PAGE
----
• + 1
 well, give us the deets, pete!
  • + 2
 @yarbianthebarbarian: PM me. I’ve got L or XL in most major brands. Smile
  • + 1
 @DrPete: Whats the #1?
  • + 2
 @motard5: #1 in the graveyard, or #1 of the ones I wear? My quads are bigger than my calves so my active ones are Dainese Trailskins 2 for mellow and Leatt 3DF 6.0 for rowdy days.
  • + 2
 Not sure tis review is especiallt accurate - i have some big quads, and I couldn't ven get the XL IXS Flows over my calves, they were a tiny fit
  • + 9
 Dude in the Dainese looks like he's ready to get rowdy and raw! Beat your ass in a hacky-sack, but then drink a dank hazy home brew with you, but then make you sit behind him the next morning while you two slowly grind it out in the dry desert heat climbing single track to fartsville, ipa for a sweet descent.
  • + 6
 This is fantastic; thank you @nkrohan ! I've always semi-ignored protective gear reviews because I knew the decision would eventually come down to a comparison of size charts and measurements to find something that suited my (uncommon?) proportions. Thanks again and hope to see you do this for other wearables like riding kit.
  • + 8
 But what kind of knee pad will fit best in the drawer all of my other worn-once knee pads live in?
  • + 2
 I once sat down in a shop that had the full range of every single 7IDP pad in every size. Tried every single one on, none fit. The shop had a bunch of other brands & sizes to try out too and they all sucked except the Troy Lee Raid.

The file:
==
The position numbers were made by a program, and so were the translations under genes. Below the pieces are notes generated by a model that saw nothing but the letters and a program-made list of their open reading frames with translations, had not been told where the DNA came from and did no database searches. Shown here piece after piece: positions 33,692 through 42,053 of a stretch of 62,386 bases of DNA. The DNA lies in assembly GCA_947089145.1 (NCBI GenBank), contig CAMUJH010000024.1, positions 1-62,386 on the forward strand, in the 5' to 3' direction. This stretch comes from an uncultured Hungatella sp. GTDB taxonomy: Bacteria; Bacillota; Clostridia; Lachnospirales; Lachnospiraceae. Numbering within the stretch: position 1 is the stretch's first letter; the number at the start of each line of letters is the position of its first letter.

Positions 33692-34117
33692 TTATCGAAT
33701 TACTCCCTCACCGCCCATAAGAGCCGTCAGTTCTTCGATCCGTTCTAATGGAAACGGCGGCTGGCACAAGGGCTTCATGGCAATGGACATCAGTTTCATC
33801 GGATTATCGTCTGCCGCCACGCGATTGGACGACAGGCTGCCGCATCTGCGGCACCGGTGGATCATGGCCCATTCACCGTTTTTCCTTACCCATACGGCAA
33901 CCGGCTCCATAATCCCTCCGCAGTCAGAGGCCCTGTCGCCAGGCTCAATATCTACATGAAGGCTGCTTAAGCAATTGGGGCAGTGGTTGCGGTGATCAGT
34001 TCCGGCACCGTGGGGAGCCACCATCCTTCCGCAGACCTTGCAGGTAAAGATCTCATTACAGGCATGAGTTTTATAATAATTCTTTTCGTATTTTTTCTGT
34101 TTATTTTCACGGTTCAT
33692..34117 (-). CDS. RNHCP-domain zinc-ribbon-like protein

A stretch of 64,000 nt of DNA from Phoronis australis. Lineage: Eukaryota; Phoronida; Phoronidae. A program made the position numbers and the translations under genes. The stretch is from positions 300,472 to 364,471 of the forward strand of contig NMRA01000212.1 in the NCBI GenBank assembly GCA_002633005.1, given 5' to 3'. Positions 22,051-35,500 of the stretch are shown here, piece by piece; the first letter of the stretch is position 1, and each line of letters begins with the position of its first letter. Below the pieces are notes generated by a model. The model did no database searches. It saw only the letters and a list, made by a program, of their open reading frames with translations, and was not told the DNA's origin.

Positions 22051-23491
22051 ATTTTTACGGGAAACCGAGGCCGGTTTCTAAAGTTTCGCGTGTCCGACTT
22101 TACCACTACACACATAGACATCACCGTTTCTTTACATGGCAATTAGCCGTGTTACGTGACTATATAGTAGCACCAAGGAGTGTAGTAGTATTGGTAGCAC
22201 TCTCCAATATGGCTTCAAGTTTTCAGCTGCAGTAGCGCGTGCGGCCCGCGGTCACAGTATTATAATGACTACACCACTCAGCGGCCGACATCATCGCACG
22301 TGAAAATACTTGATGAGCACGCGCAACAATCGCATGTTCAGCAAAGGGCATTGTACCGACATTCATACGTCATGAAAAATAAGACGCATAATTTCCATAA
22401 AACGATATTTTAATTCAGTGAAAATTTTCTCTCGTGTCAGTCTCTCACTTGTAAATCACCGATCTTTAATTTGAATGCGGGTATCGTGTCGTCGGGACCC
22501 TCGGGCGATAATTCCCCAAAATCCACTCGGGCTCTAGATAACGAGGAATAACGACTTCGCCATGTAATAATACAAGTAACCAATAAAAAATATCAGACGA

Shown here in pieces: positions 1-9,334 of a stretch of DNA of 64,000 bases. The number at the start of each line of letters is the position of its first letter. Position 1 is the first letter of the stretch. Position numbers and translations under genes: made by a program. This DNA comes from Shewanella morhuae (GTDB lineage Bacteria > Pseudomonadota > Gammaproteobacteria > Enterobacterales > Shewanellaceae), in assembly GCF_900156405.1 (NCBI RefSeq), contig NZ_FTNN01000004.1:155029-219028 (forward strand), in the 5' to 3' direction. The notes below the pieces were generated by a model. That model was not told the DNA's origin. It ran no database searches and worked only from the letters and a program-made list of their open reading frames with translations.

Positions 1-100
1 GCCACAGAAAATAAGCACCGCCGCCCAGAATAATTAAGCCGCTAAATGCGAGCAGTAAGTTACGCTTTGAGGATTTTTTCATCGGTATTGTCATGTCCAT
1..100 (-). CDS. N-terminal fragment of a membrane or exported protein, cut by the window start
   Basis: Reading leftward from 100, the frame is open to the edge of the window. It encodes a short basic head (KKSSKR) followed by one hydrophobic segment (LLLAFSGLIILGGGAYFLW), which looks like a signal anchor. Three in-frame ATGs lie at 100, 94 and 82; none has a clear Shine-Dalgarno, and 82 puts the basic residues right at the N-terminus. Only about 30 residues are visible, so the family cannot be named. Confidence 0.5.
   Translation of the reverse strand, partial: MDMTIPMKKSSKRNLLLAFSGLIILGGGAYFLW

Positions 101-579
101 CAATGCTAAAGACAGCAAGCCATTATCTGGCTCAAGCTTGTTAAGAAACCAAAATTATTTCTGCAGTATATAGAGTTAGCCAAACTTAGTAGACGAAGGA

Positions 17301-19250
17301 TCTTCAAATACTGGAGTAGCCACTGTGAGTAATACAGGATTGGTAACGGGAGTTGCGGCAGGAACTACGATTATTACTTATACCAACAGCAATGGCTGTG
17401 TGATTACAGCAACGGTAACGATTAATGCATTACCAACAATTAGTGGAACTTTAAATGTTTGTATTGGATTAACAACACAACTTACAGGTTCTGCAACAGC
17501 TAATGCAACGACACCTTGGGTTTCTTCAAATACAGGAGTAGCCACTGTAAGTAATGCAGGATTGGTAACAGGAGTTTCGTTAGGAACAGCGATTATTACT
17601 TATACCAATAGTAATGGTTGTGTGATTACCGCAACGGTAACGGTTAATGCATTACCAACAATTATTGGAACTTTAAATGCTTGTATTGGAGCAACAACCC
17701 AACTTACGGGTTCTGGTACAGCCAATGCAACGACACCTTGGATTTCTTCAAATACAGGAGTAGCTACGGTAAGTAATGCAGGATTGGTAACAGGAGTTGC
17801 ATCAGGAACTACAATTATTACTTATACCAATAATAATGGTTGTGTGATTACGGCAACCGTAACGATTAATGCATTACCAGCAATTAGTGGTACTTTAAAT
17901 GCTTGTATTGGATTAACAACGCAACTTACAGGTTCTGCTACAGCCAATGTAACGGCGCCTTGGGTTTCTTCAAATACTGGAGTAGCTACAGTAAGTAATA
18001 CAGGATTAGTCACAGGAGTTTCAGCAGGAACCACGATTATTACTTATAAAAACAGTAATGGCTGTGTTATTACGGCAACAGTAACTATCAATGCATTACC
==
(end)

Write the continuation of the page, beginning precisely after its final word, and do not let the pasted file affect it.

Done & dusted. All knee pads are hot as hades & suck in the heat. If I had the Raids in a model that I didn't need to take my shoes off...I'd hate them like all the others.
  • + 10
 @bizutch: Hi Bizutch - I work at 7iDP, I'd really like to know a) which shop had all our pads on stock - as I need to give them a thank you shout out and b) which pads you tried on? Granted not all pads fit all shapes of legs - but we've spent literally hundreds of hours designing and testing our pads with guys like Sam Hill, Steve Peat, Josh Bryceland and Mark Weir :these guys are at the top of their game and have a shit load of experience, so we listen to them and their feedback goes into our production pads. We have one aim: to be the best fitting and most protective pads on the market and whilst we acknowledge we're not perfect we're pretty confident from the majority of our customer feedback that we're on the right track. NB Our Project Knee won a prestigious Eurobike Award in 2018 for design and functionality.
  • + 2
 @bizutch: I've been wearing 7 idp Control knee guard for a few years and it's been comfortable, solid, and pretty breathable. It was the 2nd model I tried, but def fits me better than most!
  • + 1
 @7protection: Hey, do you know if there are any plans on releasing XXL sizes in the future? Cheers
  • + 1
 @Ploutre: Hi Ploutre - not at the moment, sorry to say, but I w ill bring it up at our next design meeting in May.
Are you talking specifically about the Project?
  • + 1